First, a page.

Visiting and Traveling the Navajo Nation in an RV

Visiting and Traveling the Navajo Nation in an RV


Situated in the North Eastern corner of Arizona and spanning parts of Utah and New Mexico, the Navajo Nation (Naabeehó Bináhásdzo) is the largest Native American Reservation in the United States at 17,544,500 acres. The Navajo Nation comprises such breathtaking parks and vistas as Monument Valley, Antelope Canyon, Horseshoe Bend, and Chaco Canyon, as well as several incredible National Monuments, such as Canyon de Chelly, Rainbow Bridge, and Navajo National Monument. And the greatest part... The Navajo Nation has no shortage of RV parks and wide open spaces


When visiting the Navajo Nation, the most important consideration is the body of laws and regulations that govern this beautiful nation and how to respect those. First among those is obtaining the proper permits for your visit online or at the Navajo Visitor Center. This includes the $20 vehicle pass and any additional back country hiking, camping, fishing, and commercial photography permits you may need.  


It is important to recognize that the Navajo Nation is a sovereign nation and follows different law and custom than other parts of the United States and Canada. Some of these regulations include prohibition of possession and consumption of alcoholic beverages and firearms; laws protecting against the removal of plants, minerals, and cultural artifacts from the land; and prohibitions against rock climbing, base jumping, drone operation, and entering sacred cultural sites that are off limits to outside visitors. Visiting with a clear understanding of these cultural courtesies is important to the Navajo in protecting and respecting the land and should be observed with care.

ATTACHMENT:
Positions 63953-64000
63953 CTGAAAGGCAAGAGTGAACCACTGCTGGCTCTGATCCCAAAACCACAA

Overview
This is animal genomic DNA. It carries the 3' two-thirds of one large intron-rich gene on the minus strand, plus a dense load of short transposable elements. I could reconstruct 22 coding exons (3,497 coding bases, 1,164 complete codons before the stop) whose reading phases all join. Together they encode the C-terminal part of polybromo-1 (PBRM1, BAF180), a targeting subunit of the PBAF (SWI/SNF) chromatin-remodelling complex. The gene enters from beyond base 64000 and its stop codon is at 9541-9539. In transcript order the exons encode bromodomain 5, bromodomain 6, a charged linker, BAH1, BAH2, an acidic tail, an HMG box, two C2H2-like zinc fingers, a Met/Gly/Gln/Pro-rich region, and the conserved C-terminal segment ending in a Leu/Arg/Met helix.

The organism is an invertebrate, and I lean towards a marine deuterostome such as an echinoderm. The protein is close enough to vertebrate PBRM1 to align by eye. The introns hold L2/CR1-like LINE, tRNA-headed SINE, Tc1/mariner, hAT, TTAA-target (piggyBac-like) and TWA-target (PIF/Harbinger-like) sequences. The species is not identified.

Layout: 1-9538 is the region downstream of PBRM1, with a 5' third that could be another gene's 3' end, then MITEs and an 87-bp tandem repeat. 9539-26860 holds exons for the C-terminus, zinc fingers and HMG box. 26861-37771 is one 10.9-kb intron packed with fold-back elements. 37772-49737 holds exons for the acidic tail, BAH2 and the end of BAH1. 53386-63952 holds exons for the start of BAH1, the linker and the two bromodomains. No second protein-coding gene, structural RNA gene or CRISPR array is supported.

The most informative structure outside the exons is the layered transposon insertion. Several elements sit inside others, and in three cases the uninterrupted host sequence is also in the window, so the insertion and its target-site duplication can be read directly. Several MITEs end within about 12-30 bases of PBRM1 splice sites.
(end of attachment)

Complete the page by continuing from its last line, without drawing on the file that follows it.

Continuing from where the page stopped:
Food, amenities, and travel can be a little challenging because of the size of the reservation and space between towns. Plan to stock up groceries at outer lying cities like Gallup, Flagstaff, or Farmington, or larger towns on reservation like Leupp, Window Rock, or Tuba City. Restaurants are few and far between but can be found in a pinch near museums, cultural centers, and casinos. It is also a good idea to rely on an old fashioned printed map rather than GPS or cell phone while traveling through the Navajo Nation. Plan on being disconnected from cell signal more often than being connected. 

Lastly... be sure to enjoy the beautiful culture of the living Navajo People.  The many art and culture centers and museums are a great place to begin and should be included in your visit. Ask before taking photos of people or entering areas that are not obviously open to the visiting public. Tip generously. Most of all, enjoy and engage with your surroundings. This living nation is a beautiful gem and the opportunity to visit is something that should not be passed up.